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The author of Risk Savvy: How To Make Good Decisions, Gerd Gigerenzer has become one of the foremost names in the understanding of judgement and decision-making. Taking an opposing view to the likes of Daniel Kahneman, Gerd argues the best choices are made not by rationally considering all the probable factors, but through experience and the use of memory and recognition of a situation.
Gerd Gigerenzer is a psychologist specialising in rationality, problem-solving and decision-making. A director of the Harding Center for Risk Literacy and of the Center for Adaptive Behavior and Cognition at the Max Planck Institute, he actively takes an opposing view of the rational /irrational nature of human decisions.
An acclaimed academic, Gerd has taught in the US and his native Germany specialising in the area of heuristics. Heuristics refers to methods of risk-assessment, decision-making and problem-solving based predominantly on experience rather than rational calculation (be it conscious or subconscious). Gerd’s ideas have come to prominence as the work of the likes of Daniel Kahneman and Dan Ariely has saught to highlight the rational /irrational nature of the mind.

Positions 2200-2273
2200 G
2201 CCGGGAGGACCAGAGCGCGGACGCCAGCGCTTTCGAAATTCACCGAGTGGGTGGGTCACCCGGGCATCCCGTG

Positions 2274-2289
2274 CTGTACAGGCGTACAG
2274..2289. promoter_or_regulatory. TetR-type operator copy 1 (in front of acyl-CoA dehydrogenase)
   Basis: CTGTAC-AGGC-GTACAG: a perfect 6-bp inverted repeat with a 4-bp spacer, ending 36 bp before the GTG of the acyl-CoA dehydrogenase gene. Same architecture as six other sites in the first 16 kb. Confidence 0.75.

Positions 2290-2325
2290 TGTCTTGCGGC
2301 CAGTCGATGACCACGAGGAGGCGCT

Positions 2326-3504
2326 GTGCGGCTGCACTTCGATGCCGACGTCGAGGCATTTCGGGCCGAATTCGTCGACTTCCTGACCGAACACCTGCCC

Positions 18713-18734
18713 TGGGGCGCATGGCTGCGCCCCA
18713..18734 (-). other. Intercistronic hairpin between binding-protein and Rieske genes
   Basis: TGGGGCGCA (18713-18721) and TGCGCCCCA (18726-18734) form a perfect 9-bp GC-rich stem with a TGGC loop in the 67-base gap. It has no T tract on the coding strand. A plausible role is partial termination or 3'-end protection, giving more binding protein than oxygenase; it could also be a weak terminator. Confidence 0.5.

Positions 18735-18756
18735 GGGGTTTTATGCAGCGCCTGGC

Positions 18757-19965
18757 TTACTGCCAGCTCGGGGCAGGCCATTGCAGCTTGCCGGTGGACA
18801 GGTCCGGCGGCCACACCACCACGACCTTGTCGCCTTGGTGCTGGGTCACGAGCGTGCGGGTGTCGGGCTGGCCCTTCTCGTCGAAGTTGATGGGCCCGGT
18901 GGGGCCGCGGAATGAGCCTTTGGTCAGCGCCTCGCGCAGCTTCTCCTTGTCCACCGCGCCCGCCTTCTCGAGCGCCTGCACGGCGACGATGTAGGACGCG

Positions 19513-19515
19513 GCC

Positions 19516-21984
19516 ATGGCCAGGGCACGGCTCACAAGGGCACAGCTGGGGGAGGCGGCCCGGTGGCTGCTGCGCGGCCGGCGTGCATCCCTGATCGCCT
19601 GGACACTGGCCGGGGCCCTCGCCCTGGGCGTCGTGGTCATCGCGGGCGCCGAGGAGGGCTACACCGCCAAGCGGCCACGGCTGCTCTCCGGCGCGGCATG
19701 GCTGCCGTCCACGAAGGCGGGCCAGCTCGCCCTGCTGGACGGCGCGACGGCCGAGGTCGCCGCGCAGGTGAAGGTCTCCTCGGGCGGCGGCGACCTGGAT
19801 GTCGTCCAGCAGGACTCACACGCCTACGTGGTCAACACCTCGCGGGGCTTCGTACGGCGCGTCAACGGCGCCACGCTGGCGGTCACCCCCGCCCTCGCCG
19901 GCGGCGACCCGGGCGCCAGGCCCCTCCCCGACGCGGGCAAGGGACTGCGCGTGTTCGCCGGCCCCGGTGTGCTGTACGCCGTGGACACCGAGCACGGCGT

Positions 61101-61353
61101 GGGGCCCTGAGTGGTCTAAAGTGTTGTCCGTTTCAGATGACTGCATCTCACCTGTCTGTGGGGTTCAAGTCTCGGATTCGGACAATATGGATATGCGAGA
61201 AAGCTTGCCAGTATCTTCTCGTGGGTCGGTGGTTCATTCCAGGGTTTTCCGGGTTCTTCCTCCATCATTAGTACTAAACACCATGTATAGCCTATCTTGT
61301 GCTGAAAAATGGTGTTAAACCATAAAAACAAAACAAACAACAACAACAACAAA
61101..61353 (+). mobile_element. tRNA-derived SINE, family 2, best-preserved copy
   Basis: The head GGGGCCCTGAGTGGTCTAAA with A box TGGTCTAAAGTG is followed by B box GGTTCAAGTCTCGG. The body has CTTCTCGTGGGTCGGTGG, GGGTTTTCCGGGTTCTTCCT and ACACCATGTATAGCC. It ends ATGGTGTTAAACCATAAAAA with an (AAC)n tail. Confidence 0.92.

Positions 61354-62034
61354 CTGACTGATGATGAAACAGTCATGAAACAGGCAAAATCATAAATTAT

Gerd looks at how decisions are best made in uncertain situations, with unknown variables and factors which should influence us but don’t. He argues that whilst the behavioural economists’ view is one of calculation, ‘semi-ignorance’ of a situation can often lead to better judgements than those with high levels of knowledge. Groups with some basic knowledge will perform as well or better than the experts in sports rankings or investments. Whilst professionals such as the emergency services tend towards using a ‘best guess’ heuristic approach rather than weigh up various provable factors.
Contrary to the work of Daniel Kahneman, Gerd argues rationality is an adaptive tool not strictly governed by rules of formal logic or probability. He suggests that different types of decision or thought require different approaches based on areas such as memory or recognition, rather than a one-size-fits-all rational strategy.
Gerd’s work has produced a number of academic and popular books, each retaining his entertaining and practical approach. Reckoning with Risk: Learning to Live with Uncertainty, and Gut Feelings: The Intelligence of the Unconscious both tackle these idea around how the best reactions and judgements are made and have both been translated into 18 languages. His latest work, Risk Savvy: How To Make Good Decisions has become a global phenomenon as people from all areas of life and business seek to understand the nature of good decision-making.
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